If you’re an avid traveler, then it’s likely you have probably learned a few words from each country you’ve visited. Knowing at least the basics, like ‘hello’ and ‘thank you’, is standard protocol for a brief visit to a foreign land and considered common courtesy.
After all, we can’t expect everyone to speak English everywhere we go and, besides that, learning a new language or dialect can be loads of fun. A piqued interest in a new language may even lead some of us to learn beyond the basics and attempt a confident level of fluency.
Among some of the easiest languages to learn there are the Romance languages. So, which one is the perfect fit for you?
Often considered to be one of the most romantic languages in the world, French is the official language of 29 countries, so being able to speak French would be a massive advantage for any traveler.
In total, there are approximately 444 million people that speak French and they are located in countries all over the world, from Switzerland and Belgium in Europe, to Canada, and Madagascar, Ivory Coast, and Cameroon in Africa to many others.
French is a very melodic language thanks to its well-distributed vowels and consonants, as well as its verb conjugations. However, as beautiful as it sounds, it is also challenging to learn because of its pronunciation and grammar.
By far the most tricky part is French verb conjugation,, which even native speakers can get wrong from time to time. Thankfully, there are plenty of tools online to use that can give you a solid foundation and understanding of French grammar.
In this day and age, it’s possible to select your own tutor and tailor your learning schedule around your other commitments. With user-friendly online tuition, it’s easier than ever to improve on those tricky aspects of learning a new language.
The most spoken of the Romance languages, Spanish is also the second most spoken language worldwide in terms of its native speakers (more than English). That number stands at 460 million people, to which we can add 74 million non-native speakers.
Perhaps the growing number of Spanish speakers is, in part, due to the fact that the Spanish language may be slightly easier than others for people to pick up on account of the fact that it is a phonetic language, which means that its words are pronounced and spelled the same way.
It’s fair to say that if you’re looking for a popular language to learn, especially one that is pragmatic and applicable in many countries across the globe, Spanish should be your first option.
Spanish is the official language of 20 countries, so for a traveler that is a pretty high number.
From Mexico and the US, which is home to nearly 12 million bilingual Spanish speakers, to countries in Central America, like Costa Rica, Honduras, and Panama, to South American countries such as Argentina, Colombia, and Peru, there are many amazing travel destinations for Spanish speakers.
Evidently, there are plenty of countries where you will be able to use your new Spanish skills, besides Spain.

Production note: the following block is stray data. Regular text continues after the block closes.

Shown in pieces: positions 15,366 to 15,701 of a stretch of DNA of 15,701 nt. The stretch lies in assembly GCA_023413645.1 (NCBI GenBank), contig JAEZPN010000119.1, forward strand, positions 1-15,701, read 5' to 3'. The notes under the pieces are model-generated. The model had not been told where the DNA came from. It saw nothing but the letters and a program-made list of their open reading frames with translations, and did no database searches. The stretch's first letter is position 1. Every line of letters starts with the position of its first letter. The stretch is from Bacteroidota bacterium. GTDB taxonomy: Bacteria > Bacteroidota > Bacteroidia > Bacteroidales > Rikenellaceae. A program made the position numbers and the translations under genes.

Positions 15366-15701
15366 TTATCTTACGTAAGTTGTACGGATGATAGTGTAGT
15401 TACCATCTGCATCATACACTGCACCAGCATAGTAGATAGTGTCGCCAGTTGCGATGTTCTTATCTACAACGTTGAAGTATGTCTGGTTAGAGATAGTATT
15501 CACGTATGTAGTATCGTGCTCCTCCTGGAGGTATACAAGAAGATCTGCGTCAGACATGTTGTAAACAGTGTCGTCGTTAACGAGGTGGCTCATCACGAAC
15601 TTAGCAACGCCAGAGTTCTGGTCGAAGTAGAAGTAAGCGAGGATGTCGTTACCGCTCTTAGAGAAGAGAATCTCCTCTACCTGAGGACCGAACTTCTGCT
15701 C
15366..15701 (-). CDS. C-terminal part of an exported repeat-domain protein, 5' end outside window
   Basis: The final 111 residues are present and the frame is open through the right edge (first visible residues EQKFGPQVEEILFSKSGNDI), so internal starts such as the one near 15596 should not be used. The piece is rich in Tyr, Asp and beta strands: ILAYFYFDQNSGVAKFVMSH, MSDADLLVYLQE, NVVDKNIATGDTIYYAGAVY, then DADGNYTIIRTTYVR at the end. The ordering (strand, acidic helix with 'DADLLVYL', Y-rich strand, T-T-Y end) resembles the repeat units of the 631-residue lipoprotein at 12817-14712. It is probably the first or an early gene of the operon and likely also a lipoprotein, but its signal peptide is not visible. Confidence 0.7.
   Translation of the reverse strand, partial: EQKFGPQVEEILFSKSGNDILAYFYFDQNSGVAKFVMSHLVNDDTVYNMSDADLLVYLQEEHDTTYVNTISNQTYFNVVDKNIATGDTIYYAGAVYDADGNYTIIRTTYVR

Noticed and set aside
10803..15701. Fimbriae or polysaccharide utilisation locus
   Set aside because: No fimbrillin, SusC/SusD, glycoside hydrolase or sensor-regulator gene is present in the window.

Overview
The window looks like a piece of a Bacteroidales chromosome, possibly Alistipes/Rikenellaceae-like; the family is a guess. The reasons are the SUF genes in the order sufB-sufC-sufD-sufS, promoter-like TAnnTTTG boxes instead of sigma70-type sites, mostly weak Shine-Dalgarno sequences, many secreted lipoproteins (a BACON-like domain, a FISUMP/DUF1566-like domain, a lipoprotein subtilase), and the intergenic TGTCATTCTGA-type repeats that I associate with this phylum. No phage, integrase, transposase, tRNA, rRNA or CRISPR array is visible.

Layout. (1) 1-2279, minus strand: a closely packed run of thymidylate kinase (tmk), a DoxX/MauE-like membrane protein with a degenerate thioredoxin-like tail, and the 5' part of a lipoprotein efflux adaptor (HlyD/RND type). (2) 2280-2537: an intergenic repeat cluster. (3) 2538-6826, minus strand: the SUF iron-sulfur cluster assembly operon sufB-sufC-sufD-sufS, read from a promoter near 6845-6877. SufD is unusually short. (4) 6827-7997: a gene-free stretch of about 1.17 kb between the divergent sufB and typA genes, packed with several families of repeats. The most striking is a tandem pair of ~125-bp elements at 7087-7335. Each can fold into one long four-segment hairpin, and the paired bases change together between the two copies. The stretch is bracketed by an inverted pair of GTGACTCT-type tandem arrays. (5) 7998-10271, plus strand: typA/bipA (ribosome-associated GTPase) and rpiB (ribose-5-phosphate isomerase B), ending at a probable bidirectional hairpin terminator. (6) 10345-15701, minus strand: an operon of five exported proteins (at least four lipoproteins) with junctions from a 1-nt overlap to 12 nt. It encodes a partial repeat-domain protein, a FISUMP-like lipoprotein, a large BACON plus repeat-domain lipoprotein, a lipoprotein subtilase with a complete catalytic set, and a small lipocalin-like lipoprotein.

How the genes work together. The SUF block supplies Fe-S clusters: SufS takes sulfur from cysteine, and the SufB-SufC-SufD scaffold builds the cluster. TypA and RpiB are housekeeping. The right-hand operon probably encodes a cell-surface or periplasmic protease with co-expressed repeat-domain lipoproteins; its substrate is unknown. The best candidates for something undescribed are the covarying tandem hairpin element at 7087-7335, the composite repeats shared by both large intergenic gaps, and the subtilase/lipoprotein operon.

Spoken in Portugal, Brazil, and a few countries in Africa, including Angola, Cape Verde, and Mozambique, Portuguese is very similar to its sister Spanish, sharing 89% lexical similarity.
This means that they both have many words that are the same. However, this doesn’t mean that they are pronounced exactly the same. In fact, Portuguese has more complex phonology than Spanish, so it’s easier for Portuguese speakers to understand Spanish than the other way around.
The Portuguese language is definitely a great choice for those that want to learn a more particular language, while still being able to speak it during their travels.
There are many fascinating facts about Portuguese that make it worth learning, such as its Arabic influence on words like almofada (cushion), and azeitona (olive), as well as its charming words that can’t be translated into English, like saudade and fado.
Unlike the other three languages on our list, Italian is not as widely spoken. In fact, it is the official language of three other countries, besides Italy, including San Marino, Vatican City, and Switzerland.
However, there are many communities around the world that speak Italian, taking the total number of people whose first language is Italian to 63 million.
The good news is that it is one of the easiest languages to learn for English speakers, so this might be a good call for those who want to become multilingual and explore the beauties of Italy like a local.
Most people tend to forget that Romanian is also a Romance language, mainly because it is the only one that is situated on the Eastern side of Europe. With words that have Slavic roots, Romanian often gets confused for a Slavic language, despite over 90% of its morphology being Latin based.
Although it is not spoken anywhere else except for Romania and Moldova, it is a great choice for hipsters who want to speak a language that not many others do.
These five Romance languages are the most spoken worldwide, but there are many other variations. A great example of this is Catalan, which is spoken in the Catalonia region of Spain, together with Andorra and the Balearic Islands.
You might be wondering now if you need to learn Catalan if you want to visit Barcelona. The answer is no because most people also speak Spanish.
So, my advice is to stick to one of the five and, if it is ever beneficial for you to delve deeper into another similar one, buy that dictionary and start studying!